One final note, I’m a newbie member of the Diversity in the Geosciences committee for the Geological Society of America. If you have ideas for how GSA could be doing a better job of promoting and supporting diversity off-line and/or on-line, please let me know.

Jefferson, A.J., Hannula, K.A., Campbell, P.B., & Franks, S.E. (2010). The Internet as a resource and support network for diverse geoscientists GSA Today, 20 (9), 59-61 : 10.1130/GSATG91GW.1

Chris Rowan speaking today in the department

I’m delighted to be hosting Dr. Chris Rowan of the University of Edinburgh. Chris’s specialty is paleomagnetic applied to both neotectonic and paleoclimatic problems, and he’s worked in some fabulously exotic locations. Chris is also the lead blogger at Highly Allochthonous, where I occasionally contribute posts as well.

Dr. Rowan will be giving a 2 pm seminar in McEniry 401 with the title: “In search of good palaeomagnetic data: a romp through New Zealand, South Africa and Oman” This talk is aimed firmly at the non-expert.

Dr. Rowan and I will also be convening an informal discussion called “Beyond LOLcats: Earth Science in the Internet Age” at 11 am in McEniry 401. We’ll be discussing how tools like RSS feeds, Google Wave/Docs and Twitter can enhance facilitate collaboration and enhance research productivity.

If you can, please join us for one or both of these interesting seminars.

Women geoscientists and blogs: what we found

Just in time for my ScienceOnline 2010 session, Kim Hannula has done a wonderful job writing up the results of our study on how women geoscientists use blogs. She’s got lots of pretty histograms for those interested in the details, but here are the take home messages from our study:

  • Women geoscientists participate in larger blogging communities
  • Blogs can be useful for sharing experiences and finding role models
  • Women-in-science blogging helps academics
  • But what about people whose experiences aren’t reflected? (Minorities, people with disabilities, non-trad paths?)

We’re hoping to convert our work into something in dead-tree format to reach an audience beyond those already engaged in online communities, so you may hear some more about this topic in the future.

GSA Abstract: Blogs as a resource and social support network for women geoscientists

The Watershed Hydrogeology Lab is going to be busy at this year’s Geological Society of America annual meeting in Portland, Oregon in October. We’ve submitted four abstracts for the meeting, I am co-convening a session, and I’ll be helping lead a pre-meeting field trip.

In addition to being a complete water nerd, I have an interest in gender issues in science. The abstract below lets me think outside of my usual box and work with some really great collaborators.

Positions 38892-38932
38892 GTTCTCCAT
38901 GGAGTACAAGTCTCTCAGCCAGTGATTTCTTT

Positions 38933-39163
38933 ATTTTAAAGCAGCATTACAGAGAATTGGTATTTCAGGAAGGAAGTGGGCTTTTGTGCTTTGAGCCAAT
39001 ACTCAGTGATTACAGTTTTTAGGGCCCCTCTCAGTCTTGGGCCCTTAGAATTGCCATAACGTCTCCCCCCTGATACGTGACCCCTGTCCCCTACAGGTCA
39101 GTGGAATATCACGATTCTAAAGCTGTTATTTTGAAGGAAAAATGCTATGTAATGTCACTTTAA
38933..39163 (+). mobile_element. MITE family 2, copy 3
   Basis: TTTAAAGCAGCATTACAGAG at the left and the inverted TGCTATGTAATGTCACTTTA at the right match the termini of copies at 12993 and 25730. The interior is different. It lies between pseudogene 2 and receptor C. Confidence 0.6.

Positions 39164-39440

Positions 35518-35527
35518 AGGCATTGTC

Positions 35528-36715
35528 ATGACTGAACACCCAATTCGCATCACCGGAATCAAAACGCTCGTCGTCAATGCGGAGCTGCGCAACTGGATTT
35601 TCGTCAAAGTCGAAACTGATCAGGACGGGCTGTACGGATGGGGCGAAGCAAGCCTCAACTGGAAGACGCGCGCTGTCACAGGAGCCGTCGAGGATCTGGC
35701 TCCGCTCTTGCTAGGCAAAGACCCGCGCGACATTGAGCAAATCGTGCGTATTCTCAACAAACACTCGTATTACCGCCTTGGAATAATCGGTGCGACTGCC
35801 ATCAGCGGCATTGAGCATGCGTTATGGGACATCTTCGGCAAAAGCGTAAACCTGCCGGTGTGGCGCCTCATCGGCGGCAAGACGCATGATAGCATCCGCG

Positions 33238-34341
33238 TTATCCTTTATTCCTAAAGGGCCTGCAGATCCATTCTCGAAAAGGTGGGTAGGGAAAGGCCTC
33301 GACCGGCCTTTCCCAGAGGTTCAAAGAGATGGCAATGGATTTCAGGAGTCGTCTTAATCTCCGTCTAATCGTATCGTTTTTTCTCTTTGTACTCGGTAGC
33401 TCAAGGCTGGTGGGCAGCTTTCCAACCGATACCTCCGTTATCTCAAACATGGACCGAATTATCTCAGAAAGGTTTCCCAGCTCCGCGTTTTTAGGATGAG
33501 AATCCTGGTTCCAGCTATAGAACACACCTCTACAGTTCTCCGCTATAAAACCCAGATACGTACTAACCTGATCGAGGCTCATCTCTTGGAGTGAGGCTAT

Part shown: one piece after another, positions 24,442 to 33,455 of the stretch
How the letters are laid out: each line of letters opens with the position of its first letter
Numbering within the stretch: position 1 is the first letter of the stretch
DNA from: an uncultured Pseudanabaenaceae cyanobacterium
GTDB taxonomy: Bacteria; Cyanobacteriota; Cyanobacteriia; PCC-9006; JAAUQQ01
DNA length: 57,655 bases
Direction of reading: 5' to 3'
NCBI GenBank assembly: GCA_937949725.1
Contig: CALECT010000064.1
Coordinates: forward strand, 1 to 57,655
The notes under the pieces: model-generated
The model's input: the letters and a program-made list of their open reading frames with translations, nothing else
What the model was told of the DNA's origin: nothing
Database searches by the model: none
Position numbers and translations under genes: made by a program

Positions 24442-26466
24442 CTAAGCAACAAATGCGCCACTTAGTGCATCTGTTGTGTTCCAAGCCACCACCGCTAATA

HANNULA, Kimberly A., Department of Geoscience, Fort Lewis College, 1000 Rim Drive, Durango, CO 81301,, JEFFERSON, Anne J., Dept. of Geography and Earth Sciences, University of North Carolina-Charlotte, 9201 University City Boulevard, Charlotte, NC 28223, CAMPBELL, Patricia B., Campbell-Kibler Associates, Inc, 80 Lakeside Dr, Groton, MA 01450, and FRANKS, Suzanne E., 2435 Edgecomb Ave, Glenside, PA 19038

As women geoscientists progress through their careers, they may find themselves working with fewer and fewer other women. For example, although women now receive 40-45% of undergraduate degrees in geosciences, the proportion of women in tenure-track academic positions is much lower (14.2%) (Martinez, 2008). These women may feel isolated or unsupported in their work environment. Increasingly, social networking on the internet is used as a way of building community without geographic constraints. For instance, there are at least 20 blogs written by women geoscientists, and an unknown number of women geoscientists reading blogs. Blogs and other social media may provide a source of community and role models for women geoscientists, and help in the recruitment and retention of women from undergraduate to faculty or industry careers.

Preliminary work has found that women have many different reasons for writing blogs. Some want to improve scientific literacy, discuss science-related policy, highlight interesting research, or show people what it’s like to work in their field. Some want to discuss social issues, including those related to being a woman in science. Some write for personal reasons: to get support, to get feedback on ideas, for catharsis, or because they just enjoy writing. Women geoscientists also read blogs for a number of reasons: to keep in contact with geoscientists while working with non-geoscientists or while taking time off from work, to look at perspectives from related fields, to find mentors and role models, to participate in discussions with interesting women, to be part of conversations about gender or race, or to get advice.

We will present the results of an online survey of blog readers and writers, designed to find the extent to which women use blogs for these goals, and whether reading and writing blogs affects women’s career goals in the geosciences.

Reference: Martinez, C., 2008, Female participation in the academic geoscience community: American Geological Institute Workforce Currents, n. 9.